Egypt, Iran resume direct flights after decades

March 30, 2013 • Business

FILE — In this Tuesday, Feb. 5, 2013 file photo released by the Egyptian Presidency, Iran’s President Mahmoud Ahmadinejad, center, and Egyptian President Mohammed Morsi, center right, participate in an arrival ceremony at the airport in Cairo, Egypt. Egypt airport officials said Saturday, March 30, 3013 that the first commercial flight to Tehran has left from Cairo, the first such direct flight between the two countries in more than three decades. Relations between Iran and Egypt are witnessing a thaw following the election of Islamist President Mohammed Morsi in June, 2012. (AP Photo/Egyptian Presidency, File)

CAIRO (AP) — A commercial [auth] airliner left Egypt for Iran on Saturday in what was the first direct passenger flight between the two countries in more than three decades, Egyptian airport officials said.

Cairo-Tehran relations have warmed since the June election of Egypt’s Islamist president, Mohammed Morsi. Diplomatic relations were frozen after Egypt signed its 1979 peace treaty with Israel and Iran underwent its Islamic Revolution.

Cairo airport officials say a private Air Memphis flight departed for Tehran carrying eight Iranians, including two diplomats. The officials spoke on condition of anonymity because they were not allowed to speak to reporters.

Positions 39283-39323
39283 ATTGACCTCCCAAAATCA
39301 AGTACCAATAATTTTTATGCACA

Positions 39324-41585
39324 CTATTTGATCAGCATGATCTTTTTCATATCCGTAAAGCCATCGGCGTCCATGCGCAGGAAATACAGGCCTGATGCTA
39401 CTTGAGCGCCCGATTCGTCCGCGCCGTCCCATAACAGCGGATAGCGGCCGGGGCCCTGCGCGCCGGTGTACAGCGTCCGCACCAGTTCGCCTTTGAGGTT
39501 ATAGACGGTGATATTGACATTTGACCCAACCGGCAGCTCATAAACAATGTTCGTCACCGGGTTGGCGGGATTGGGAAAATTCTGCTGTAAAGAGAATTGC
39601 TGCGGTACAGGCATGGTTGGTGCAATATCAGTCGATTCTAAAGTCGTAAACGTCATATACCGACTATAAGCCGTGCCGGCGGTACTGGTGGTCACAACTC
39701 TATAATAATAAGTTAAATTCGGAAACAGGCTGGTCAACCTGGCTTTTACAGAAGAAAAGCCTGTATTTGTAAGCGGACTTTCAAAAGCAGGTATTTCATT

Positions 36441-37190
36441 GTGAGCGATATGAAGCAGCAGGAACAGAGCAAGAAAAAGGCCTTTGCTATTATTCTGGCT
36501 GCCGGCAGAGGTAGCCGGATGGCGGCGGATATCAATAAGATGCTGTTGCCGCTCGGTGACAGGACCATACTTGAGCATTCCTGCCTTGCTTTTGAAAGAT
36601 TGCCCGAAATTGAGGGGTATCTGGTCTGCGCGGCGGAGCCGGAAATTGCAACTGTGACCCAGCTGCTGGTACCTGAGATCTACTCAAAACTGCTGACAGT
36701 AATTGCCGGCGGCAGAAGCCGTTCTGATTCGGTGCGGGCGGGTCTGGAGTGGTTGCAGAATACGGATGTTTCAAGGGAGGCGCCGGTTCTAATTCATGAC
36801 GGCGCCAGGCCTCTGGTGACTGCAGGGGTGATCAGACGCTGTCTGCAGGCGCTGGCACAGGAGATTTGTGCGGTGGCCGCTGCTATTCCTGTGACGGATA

Egypt’s tourism minister visited Tehran last month to sign an agreement promoting tourism between the countries. Egypt’s Foreign and Civil Aviation Ministries, however, have set regulations restricting the number and movement of Iranian tourists in Egypt.

Ali al-Ashri, an Egyptian foreign ministry official, said Iranian tourists would only be allowed to visit certain sites, such as the ancient cities of Luxor and resort areas like Sharm el-Sheikh. Cairo was not on the list of places they would be allowed to visit, mainly because it is the site of shrines of revered Shiite figures.

The airport officials said future flights are likely to be scheduled from cities in southern Egypt and will not go through the capital.

The thaw in relations between Sunni-majority Egypt and Shiite Iran is facing scrutiny from Egypt’s ultraconservative Muslims, who view Iran’s rapprochement with Cairo with suspicion. Ultraconservative Salafis consider Shiites heretics, and fear that Iran is trying to spread its faith in the Sunni world.

On Friday, Salafi protesters stormed a meeting at al-Azhar University, which is affiliated with the Sunni world’s most prestigious learning institute. They were trying to stop an Iranian official from attending the meeting. The meeting eventually went ahead as scheduled.

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